The 81st Annual Meeting of the American Association of Physical Anthropologists (2012)

Intra-tooth stable isotope analysis of human dental tissues: laser ablation of enamel and serial sections of dentine collagen in permanent first molars and canines


1Department of Anthropology, University of Colorado at Boulder, 2Department of Earth and Planetary Sciences, Johns Hopkins University, 3Research Laboratory for Archaeology and the History of Art, University of Oxford

Friday 8:30-8:45, Parlors Add to calendar

Time series stable isotope analysis in dental tissues has become a useful tool for investigating diet histories in a variety of modern and fossil animals, but has only recently been applied to humans in archaeological contexts. The permanent human dentition preserves chronological dietary information for approximately the first two decades of life, as enamel and dentine do not turn over once fully mineralized. A time interval of particular interest to anthropologists is that which captures the weaning process, as the timing and nature of this life history event have crucial ramifications for a number of important demographic variables; however, conventional methodologies have lacked the resolution to describe these events in much detail. Methodological advances in laser ablation isotope analysis have made it possible to measure carbon and oxygen isotope ratios in-situ with tremendous spatial precision providing an opportunity to greatly refine chronological isotopic profiles in human enamel. New methods for incremental sampling of human dentine collagen have been developed that greatly improve the resolution of carbon and nitrogen isotope chronologies within this tissue as well.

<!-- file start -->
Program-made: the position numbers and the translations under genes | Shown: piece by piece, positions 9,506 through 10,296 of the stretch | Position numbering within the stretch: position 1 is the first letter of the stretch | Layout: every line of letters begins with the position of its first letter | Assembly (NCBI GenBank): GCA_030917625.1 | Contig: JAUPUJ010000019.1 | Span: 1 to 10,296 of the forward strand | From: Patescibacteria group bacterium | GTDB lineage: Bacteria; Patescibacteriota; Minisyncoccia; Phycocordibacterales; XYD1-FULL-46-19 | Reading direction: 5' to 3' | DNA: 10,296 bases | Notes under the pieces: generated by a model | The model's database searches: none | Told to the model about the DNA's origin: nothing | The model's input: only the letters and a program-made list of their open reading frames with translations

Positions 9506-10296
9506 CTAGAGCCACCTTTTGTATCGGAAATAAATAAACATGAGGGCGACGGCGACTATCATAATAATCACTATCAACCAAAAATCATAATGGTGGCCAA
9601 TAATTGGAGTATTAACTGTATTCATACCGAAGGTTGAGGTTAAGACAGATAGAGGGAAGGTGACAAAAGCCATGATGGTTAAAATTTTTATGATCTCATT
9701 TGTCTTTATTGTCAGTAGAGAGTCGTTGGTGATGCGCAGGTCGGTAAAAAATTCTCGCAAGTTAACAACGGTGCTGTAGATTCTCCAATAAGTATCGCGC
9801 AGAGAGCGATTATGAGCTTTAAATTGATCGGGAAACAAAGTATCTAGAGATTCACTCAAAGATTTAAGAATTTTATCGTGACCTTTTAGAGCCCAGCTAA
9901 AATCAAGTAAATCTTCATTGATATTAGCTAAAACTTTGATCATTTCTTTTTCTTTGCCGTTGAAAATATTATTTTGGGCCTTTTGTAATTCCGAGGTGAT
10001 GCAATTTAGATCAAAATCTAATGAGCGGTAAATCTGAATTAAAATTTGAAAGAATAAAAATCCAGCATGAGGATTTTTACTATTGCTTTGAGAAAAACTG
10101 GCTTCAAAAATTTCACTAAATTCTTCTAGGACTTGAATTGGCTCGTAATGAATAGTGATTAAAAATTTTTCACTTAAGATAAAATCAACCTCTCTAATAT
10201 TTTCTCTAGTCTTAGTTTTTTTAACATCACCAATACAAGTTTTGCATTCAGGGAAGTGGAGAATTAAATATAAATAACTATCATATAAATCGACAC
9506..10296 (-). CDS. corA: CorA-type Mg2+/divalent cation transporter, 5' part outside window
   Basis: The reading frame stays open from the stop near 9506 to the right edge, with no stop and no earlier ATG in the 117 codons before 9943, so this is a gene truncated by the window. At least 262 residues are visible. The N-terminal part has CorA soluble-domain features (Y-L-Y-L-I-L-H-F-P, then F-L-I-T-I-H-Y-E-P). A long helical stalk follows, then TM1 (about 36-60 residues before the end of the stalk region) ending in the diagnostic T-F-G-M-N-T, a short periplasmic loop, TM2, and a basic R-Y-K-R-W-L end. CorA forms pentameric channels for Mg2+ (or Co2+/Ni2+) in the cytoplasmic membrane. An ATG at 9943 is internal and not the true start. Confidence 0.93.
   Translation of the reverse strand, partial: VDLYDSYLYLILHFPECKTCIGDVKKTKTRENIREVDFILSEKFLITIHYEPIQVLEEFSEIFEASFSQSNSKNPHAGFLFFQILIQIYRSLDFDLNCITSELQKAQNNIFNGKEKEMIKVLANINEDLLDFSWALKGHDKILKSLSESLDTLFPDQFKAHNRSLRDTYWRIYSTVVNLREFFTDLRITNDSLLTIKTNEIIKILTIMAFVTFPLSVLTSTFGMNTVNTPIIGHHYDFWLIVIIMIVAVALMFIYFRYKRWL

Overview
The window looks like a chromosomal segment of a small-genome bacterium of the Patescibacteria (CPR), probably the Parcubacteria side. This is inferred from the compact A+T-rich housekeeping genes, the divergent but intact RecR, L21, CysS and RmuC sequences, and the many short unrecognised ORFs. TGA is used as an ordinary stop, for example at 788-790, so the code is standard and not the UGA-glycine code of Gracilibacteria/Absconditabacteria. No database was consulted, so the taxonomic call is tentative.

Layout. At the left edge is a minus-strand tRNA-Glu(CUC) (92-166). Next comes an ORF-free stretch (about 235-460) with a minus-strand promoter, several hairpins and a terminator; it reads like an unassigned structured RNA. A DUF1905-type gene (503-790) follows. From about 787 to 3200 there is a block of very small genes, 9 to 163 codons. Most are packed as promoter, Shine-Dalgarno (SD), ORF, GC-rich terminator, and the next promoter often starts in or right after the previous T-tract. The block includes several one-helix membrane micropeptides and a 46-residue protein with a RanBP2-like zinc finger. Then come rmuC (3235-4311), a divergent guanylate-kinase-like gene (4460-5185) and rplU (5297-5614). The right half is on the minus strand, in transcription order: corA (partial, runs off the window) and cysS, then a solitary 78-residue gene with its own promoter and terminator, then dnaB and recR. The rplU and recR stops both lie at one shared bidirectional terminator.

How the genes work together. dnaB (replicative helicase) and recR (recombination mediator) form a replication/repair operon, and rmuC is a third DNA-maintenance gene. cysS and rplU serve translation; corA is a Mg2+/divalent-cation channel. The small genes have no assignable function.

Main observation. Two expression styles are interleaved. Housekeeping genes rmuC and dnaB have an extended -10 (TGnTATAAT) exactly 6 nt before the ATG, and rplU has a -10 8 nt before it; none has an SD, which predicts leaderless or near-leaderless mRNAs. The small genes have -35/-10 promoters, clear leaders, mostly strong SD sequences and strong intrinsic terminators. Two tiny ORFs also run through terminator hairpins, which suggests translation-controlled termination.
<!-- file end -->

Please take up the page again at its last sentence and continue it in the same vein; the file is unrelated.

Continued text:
In this study, we combined these techniques for the first time to compare isotope sequences in enamel and dentine collagen of permanent first molars and canines from five individuals from Kulubnarti, an Early Christian site in Sudanese Nubia (500-800 A.D.). The results indicate that both methods reveal considerable isotopic variability within teeth and among individuals, produce comparable patterning, and hold promise for reconstructing human dietary and life histories for archaeological and paleontological applications.

This study was funded by a Dissertation Fieldwork Grant, The Wenner-Gren Foundation.

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